The pictorial map indicated here represent American visual art that is underappreciated. They are intended to attract and sell something like enjoying a tropical vacation or a brand of whiskey.It’s like selling the illustrated maps to pursue an American dream.
According to a professor of geography from the University of Maine, Stephen Hornsby, pictorial maps long started in the country since 1920 uptill 1960. He also authors a book, Picturing America: The Golden Age of Pictorial Maps, where he says, “It’s an indication of tremendous vitality of American pop culture.”
Some of the maps indicated in his book were used by companies to advertise what they had. Other maps were designedfor the local chambers of commerce and state tourist boards to attract commerce and tourists to their area. Others were drawn to attract schoolchildren and spark their interest in places and people.
The illustrated maps are geographically correct; while others make a point or to show simplicity. A 1947 map squeezes in the central and eastern America, and adds it inside the Los Angeles bounds. A bold yellow arrow links the Golden State to New York City, claiming 200 enjoyable miles.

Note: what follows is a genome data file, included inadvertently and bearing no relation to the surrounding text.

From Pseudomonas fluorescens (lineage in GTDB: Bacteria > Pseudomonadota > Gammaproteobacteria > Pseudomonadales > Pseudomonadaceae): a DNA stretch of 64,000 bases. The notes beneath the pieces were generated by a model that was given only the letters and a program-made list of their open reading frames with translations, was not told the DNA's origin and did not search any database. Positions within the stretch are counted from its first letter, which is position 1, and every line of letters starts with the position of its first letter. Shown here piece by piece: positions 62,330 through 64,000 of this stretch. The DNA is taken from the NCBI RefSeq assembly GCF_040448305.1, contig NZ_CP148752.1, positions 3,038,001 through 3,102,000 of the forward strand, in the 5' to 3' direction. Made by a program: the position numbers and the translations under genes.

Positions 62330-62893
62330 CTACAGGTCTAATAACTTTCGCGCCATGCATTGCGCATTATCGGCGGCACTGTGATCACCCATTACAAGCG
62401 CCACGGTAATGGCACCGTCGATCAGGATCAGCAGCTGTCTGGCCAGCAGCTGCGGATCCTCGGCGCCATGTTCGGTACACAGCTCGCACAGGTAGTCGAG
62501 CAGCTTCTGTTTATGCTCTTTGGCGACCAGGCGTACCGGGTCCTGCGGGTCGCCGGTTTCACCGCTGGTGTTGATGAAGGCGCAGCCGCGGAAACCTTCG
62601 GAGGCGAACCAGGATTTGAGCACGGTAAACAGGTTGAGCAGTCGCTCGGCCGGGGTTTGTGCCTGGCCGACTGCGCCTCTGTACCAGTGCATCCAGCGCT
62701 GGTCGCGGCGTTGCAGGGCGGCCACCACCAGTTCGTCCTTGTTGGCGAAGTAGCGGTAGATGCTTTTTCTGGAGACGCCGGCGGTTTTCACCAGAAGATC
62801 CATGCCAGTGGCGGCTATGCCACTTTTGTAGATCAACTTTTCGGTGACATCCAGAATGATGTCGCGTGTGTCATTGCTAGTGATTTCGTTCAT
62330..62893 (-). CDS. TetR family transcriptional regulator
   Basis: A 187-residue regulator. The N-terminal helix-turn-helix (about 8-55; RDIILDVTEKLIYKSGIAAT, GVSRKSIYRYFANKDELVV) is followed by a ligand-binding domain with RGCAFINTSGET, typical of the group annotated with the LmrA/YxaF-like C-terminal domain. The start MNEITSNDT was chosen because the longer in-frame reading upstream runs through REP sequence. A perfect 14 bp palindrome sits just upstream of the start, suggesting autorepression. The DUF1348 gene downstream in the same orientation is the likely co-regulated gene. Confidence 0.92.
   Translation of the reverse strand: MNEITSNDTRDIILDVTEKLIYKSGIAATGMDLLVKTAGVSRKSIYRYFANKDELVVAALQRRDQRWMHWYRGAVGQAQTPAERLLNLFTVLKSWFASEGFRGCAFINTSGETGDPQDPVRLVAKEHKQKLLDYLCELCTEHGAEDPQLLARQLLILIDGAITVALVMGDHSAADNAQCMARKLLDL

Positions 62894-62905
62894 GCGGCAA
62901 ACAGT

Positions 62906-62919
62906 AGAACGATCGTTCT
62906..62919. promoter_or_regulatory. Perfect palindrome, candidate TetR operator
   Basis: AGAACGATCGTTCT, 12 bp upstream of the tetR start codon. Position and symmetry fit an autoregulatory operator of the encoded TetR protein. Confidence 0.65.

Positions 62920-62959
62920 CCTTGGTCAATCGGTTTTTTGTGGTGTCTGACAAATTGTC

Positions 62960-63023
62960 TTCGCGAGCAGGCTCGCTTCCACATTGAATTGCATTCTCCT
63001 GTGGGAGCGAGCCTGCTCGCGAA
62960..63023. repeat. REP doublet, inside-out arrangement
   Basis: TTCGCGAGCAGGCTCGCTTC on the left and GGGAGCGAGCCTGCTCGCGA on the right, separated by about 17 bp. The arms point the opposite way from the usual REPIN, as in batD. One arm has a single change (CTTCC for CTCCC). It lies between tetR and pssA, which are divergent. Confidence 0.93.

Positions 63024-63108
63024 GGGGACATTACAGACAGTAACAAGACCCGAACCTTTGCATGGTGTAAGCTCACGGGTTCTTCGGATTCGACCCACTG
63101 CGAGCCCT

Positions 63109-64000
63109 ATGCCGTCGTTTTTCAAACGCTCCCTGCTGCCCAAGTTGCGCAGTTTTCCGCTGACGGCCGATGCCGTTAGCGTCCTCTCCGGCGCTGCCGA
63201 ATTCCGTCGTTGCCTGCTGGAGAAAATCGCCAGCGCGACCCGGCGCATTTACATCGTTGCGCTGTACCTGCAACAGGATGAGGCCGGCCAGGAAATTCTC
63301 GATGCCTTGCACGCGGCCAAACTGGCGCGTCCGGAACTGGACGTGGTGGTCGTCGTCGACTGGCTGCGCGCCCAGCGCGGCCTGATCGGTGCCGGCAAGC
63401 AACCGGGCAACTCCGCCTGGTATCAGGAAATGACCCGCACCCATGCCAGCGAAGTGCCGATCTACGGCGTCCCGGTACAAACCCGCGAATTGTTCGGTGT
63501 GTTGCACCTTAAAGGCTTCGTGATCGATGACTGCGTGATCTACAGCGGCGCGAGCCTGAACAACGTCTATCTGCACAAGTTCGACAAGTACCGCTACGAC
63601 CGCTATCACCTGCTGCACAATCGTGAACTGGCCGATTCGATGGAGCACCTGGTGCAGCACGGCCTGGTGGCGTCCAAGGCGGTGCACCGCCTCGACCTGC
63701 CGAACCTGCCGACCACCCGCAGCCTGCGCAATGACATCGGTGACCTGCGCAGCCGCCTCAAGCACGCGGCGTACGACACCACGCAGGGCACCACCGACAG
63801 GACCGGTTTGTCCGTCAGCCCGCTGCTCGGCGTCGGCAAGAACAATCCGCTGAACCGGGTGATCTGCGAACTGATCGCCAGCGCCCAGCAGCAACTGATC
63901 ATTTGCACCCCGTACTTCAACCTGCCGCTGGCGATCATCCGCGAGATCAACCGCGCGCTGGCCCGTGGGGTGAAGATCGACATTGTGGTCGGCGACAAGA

A giant “Kissing sun” and an angelic forecaster lookon California, which has attractions from other areas, including Mount Everest, Grand Canyon, and Niagara Falls.
Pictorial maps weren’t really a serious topic of study for the degree holder in geography. Hornsby collected few illustrated maps here and there while focusing on his career. A 2013 sabbatical provided him a possibility to return and do research for his book.
Pictorial mapping pursued to prosper during World War II and the Depression. But in the 1960s, photography boomed the American advertising, and several illustrators were displaced in their careers. Although there are few artists and cartographers still drawingnowadays, the genre never regained back its prior popularity.
As featured in the gallery, you can visualize small illustrations of more than 150 maps found in the book Hornsby authored. Small samples of hundreds of pictorial maps are now kept in the Library of Congress. According to Hornsby, “The book is a large mass of illustrated maps.”